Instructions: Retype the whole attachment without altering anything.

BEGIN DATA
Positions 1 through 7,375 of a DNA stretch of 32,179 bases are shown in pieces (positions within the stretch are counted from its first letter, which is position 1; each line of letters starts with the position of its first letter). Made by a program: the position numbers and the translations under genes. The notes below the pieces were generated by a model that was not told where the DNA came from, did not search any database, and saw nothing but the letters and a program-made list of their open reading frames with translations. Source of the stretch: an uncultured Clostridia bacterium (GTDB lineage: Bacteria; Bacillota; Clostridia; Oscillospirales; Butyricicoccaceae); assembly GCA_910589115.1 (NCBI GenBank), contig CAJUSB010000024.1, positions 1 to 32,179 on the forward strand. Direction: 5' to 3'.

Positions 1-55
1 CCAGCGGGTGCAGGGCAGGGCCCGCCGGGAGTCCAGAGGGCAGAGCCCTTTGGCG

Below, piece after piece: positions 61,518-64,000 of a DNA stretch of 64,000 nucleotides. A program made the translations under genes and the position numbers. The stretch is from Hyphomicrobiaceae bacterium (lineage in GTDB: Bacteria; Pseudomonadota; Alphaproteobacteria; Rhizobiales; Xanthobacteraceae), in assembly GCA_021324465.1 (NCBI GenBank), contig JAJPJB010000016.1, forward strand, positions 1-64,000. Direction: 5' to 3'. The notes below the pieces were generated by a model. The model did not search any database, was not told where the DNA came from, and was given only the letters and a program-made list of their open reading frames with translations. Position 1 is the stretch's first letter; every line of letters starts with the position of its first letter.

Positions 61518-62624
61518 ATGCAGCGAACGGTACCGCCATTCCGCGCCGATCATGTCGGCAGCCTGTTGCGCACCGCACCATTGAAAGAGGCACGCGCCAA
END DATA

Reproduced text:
Positions 1 through 7,375 of a DNA stretch of 32,179 bases are shown in pieces (positions within the stretch are counted from its first letter, which is position 1; each line of letters starts with the position of its first letter). Made by a program: the position numbers and the translations under genes. The notes below the pieces were generated by a model that was not told where the DNA came from, did not search any database, and saw nothing but the letters and a program-made list of their open reading frames with translations. Source of the stretch: an uncultured Clostridia bacterium (GTDB lineage: Bacteria; Bacillota; Clostridia; Oscillospirales; Butyricicoccaceae); assembly GCA_910589115.1 (NCBI GenBank), contig CAJUSB010000024.1, positions 1 to 32,179 on the forward strand. Direction: 5' to 3'.

Positions 1-55
1 CCAGCGGGTGCAGGGCAGGGCCCGCCGGGAGTCCAGAGGGCAGAGCCCTTTGGCG

Below, piece after piece: positions 61,518-64,000 of a DNA stretch of 64,000 nucleotides. A program made the translations under genes and the position numbers. The stretch is from Hyphomicrobiaceae bacterium (lineage in GTDB: Bacteria; Pseudomonadota; Alphaproteobacteria; Rhizobiales; Xanthobacteraceae), in assembly GCA_021324465.1 (NCBI GenBank), contig JAJPJB010000016.1, forward strand, positions 1-64,000. Direction: 5' to 3'. The notes below the pieces were generated by a model. The model did not search any database, was not told where the DNA came from, and was given only the letters and a program-made list of their open reading frames with translations. Position 1 is the stretch's first letter; every line of letters starts with the position of its first letter.

Positions 61518-62624
61518 ATGCAGCGAACGGTACCGCCATTCCGCGCCGATCATGTCGGCAGCCTGTTGCGCACCGCACCATTGAAAGAGGCACGCGCCAA